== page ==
The deer season (and moose, for that matter) locally closes here on Dec. 15th. As I’ve been saying, I’m not likely going to shoot a deer, but I have been hunting with friends, who would very much like to fill a tag, as they don’t have any moose or venison in the freezer. For them, time is running out.
We haven’t been seeing much, and most of the deer we have seen have been what we first assumed to be does and fawns. But are they?
This year, I’ve seen some of the smallest antlered yearling bucks I’ve ever come across in my life. I had heard and read of very small antlered deer, but usually ‘button bucks’ are fawns with nubs that have not broken through skin. These deer, though, have tiny, polished, hard antlers. And I do mean tiny. The photo says it all (taken in our yard). At a distance, one would never guess such deer were bucks.
I’m almost positive this is a yearling buck because in August, I saw a yearling buck (it wasn’t a fawn – it had no spots) with what I believed to be its sibling sister in our front yard. It had tiny antlers; they were still in velvet and I recall thinking that they would have to do a lot of late season growing to be even on the small side of what most yearling bucks in this area sport. Seems they didn’t grow.
This isn’t the only deer I’ve seen or heard of with tiny little antlers this year, although the others are not quite as minuscule as the one in the photo. I saw and photographed one in town the other day that might have had an inch of antler on each side, and a good friend told me today he has one hanging around his house that also has antlers that likely measure around one inch. All tiny buttons for sure.
Antler growth on yearling bucks is often used as a measure of the health of the deer herd and the quality of the range. While the range quality at the landscape scale is in decline mainly owing to the decline in logging activity, all the deer I’ve seen or heard of with the little antlers are from areas where the habitat is still good or, as in the case of the ‘town buck’, where there is ample access to supplemental food. So I think the tiny buttons are mostly a reflection of the severity of the previous two winters.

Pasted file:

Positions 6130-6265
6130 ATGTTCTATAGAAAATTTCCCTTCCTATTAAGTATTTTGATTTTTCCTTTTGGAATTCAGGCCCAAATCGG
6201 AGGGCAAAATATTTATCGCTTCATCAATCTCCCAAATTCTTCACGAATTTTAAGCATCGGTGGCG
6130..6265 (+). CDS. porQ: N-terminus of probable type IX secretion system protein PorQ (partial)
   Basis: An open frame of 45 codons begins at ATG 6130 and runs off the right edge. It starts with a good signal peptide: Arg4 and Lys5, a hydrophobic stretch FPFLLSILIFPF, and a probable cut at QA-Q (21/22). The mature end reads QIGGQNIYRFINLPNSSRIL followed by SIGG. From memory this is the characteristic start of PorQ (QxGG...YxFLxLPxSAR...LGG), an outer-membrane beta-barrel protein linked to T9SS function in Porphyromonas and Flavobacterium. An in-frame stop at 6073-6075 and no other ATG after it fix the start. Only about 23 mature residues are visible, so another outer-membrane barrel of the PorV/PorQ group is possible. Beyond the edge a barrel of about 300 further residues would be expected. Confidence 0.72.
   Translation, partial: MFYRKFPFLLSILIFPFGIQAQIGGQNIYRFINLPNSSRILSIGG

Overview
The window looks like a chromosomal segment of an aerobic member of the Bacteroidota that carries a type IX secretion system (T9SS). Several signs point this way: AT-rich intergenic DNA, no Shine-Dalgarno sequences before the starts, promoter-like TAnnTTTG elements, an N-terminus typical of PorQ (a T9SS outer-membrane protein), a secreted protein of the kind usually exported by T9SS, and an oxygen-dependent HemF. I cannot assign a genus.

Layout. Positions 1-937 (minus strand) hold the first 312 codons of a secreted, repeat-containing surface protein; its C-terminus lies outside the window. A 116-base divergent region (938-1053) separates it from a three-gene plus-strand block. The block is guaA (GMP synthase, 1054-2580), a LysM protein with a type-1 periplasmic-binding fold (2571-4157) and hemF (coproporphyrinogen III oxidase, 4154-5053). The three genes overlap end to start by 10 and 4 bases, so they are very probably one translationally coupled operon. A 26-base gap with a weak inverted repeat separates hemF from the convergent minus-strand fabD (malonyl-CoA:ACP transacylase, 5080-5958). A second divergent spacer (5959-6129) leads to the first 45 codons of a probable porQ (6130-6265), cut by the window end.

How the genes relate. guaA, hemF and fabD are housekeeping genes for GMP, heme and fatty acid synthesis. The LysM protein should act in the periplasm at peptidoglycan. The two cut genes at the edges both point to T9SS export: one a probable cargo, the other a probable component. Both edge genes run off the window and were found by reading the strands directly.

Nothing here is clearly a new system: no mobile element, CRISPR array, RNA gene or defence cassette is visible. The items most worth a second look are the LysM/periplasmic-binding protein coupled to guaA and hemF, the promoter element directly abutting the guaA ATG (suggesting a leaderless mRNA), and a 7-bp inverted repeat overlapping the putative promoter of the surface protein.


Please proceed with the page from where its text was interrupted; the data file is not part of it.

I suspect the does were in very poor shape when these bucks were born, as the winter of 2013-14 was one of the most severe in terms of snow depth (and cold) since winter severity records started to be kept in this region, which was 1955. To tell the truth, I’m amazed that any fawns were successfully raised following that brutal winter. Last year wasn’t as harsh, but it was still brutally cold and there was enough snow accumulation to spell trouble for the deer, especially fawns.
So even though these deer have tiny antlers now, I think they could still have quite the crown in a couple of years. The fact these deer are even alive (and they do look healthy) tells me they have good genes.
In some circles, the thinking might be that yearling deer with such tiny buttons should be culled, especially if the management goal was to produce large antlered bucks. Given the circumstances, I’d say that in this situation, such a strategy would be a mistake. However, that’s all simply speculation, as there is no management plan for trophy bucks in this area.
But it would sure be interesting to be able to track antler growth of these tiny buttoned bucks in the years to come. Definitely a research need.